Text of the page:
Dear Clients and Friends,
It is likely that you have heard of “gray divorce” in recent years, referring to when couples over 50 get divorced, often after decades of marriage. Along with gray divorce comes “gray marriage,” when elderly persons get married in their 50s, 60s, 70s and beyond.
In many of these matters, both spouses come into these marriages with financial security. They may both be retired with good pensions. The kids may be grown and on their own. The house may be paid off.
The assumption may be that if the marriage breaks up, they’re each no worse for the wear and will leave the marriage with what they brought into it. That, however, does not mean that they should not still consider a prenuptial agreement for these late-in-life marriages.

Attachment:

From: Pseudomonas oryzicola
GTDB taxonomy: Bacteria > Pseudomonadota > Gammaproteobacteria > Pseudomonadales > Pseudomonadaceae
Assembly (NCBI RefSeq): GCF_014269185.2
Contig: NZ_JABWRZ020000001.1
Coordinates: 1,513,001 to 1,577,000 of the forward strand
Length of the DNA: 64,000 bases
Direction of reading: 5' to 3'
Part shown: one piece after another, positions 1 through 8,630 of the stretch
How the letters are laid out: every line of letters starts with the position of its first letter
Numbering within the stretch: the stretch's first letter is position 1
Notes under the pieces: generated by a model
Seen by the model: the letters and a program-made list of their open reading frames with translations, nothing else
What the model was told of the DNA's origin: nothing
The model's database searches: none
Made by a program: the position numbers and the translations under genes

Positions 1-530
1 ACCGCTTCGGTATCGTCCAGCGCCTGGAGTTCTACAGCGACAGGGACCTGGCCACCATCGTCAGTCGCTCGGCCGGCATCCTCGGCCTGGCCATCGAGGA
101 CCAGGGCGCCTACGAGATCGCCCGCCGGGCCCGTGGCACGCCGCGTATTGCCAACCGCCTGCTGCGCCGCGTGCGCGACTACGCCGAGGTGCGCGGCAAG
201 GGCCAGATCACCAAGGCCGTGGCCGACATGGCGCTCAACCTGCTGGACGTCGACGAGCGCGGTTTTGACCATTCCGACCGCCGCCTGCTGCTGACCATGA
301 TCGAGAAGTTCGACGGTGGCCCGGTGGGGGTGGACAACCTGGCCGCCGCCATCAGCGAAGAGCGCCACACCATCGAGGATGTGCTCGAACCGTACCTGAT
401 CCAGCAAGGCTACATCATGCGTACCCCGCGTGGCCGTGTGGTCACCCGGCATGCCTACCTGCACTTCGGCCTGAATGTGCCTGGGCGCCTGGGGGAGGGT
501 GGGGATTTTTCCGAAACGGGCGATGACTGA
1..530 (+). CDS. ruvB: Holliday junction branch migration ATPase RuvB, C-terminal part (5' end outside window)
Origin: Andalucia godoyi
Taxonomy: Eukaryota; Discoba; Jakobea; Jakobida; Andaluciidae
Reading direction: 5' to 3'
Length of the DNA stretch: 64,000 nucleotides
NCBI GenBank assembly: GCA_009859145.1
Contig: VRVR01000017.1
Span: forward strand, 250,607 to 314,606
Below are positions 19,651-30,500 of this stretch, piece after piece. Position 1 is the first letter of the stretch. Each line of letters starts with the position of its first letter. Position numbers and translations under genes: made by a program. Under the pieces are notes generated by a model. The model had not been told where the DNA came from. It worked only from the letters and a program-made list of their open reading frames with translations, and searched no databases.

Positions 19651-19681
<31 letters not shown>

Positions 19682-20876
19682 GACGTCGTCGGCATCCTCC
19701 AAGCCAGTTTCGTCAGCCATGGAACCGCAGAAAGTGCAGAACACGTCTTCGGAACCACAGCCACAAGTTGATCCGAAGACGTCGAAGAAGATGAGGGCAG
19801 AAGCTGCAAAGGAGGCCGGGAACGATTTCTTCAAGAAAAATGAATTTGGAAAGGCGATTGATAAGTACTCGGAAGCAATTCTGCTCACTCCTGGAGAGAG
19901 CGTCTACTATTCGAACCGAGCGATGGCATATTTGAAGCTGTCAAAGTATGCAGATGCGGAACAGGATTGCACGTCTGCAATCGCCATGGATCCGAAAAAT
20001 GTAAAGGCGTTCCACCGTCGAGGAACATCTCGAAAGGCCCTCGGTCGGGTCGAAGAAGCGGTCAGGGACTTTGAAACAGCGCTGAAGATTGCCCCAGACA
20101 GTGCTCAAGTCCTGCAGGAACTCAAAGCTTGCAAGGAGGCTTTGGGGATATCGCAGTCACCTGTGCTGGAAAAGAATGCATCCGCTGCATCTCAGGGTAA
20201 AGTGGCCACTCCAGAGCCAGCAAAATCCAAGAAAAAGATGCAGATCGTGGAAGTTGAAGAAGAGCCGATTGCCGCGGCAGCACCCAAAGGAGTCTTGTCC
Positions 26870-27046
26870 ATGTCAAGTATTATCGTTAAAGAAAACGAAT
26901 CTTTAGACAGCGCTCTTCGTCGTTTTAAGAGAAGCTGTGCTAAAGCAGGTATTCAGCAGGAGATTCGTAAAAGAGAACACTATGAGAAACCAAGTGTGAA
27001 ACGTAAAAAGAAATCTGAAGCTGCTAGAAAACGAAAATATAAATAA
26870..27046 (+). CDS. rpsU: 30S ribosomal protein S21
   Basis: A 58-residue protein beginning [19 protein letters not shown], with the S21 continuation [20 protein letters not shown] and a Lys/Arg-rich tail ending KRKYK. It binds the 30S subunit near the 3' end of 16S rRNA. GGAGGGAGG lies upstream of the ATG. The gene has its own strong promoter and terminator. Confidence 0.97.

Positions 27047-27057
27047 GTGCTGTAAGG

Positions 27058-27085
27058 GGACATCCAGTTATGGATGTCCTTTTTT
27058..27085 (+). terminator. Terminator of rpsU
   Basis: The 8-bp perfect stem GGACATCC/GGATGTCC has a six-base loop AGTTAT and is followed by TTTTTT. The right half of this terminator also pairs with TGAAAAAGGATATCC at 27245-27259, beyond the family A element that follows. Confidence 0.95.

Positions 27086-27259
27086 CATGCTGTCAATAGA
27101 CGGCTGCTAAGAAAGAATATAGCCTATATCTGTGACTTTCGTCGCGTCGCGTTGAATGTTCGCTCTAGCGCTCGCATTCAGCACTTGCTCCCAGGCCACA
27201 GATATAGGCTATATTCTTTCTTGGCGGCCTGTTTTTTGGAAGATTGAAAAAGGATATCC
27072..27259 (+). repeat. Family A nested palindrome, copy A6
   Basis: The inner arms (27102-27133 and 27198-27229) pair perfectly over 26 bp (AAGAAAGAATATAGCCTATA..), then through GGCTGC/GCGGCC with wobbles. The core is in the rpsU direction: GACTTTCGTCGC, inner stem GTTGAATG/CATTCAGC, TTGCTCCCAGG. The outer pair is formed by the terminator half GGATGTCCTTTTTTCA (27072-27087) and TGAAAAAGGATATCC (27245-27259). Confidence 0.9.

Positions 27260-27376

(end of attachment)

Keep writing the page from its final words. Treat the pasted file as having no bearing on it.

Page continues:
For one thing, a pre-nup may be a way of balancing your loyalty to your children from a previous marriage with concerns about ensuring your new spouse is taken care of should anything happen to you.
Without a pre-nup, an estate plan can be changed at any time for any reason, giving both your kids and your new spouse a level of insecurity. With a pre-nup, however, you can securely split up your estate between your new spouse and your kids in the most appropriate way possible.
A pre-nup is also a useful way to deal with retirement assets. This is especially relevant because later in life, you’re more likely to be using these assets. You can decide in a prenuptial agreement which assets you’ll use as a couple to support yourself and work out how to divide up retirement accounts between a surviving spouse and a deceased spouse’s children from a prior marriage.
There are of course other potential benefits to considering a pre-nup for a gray marriage and we continue to suggest that you call us for a free phone evaluation of your personal interests and questions.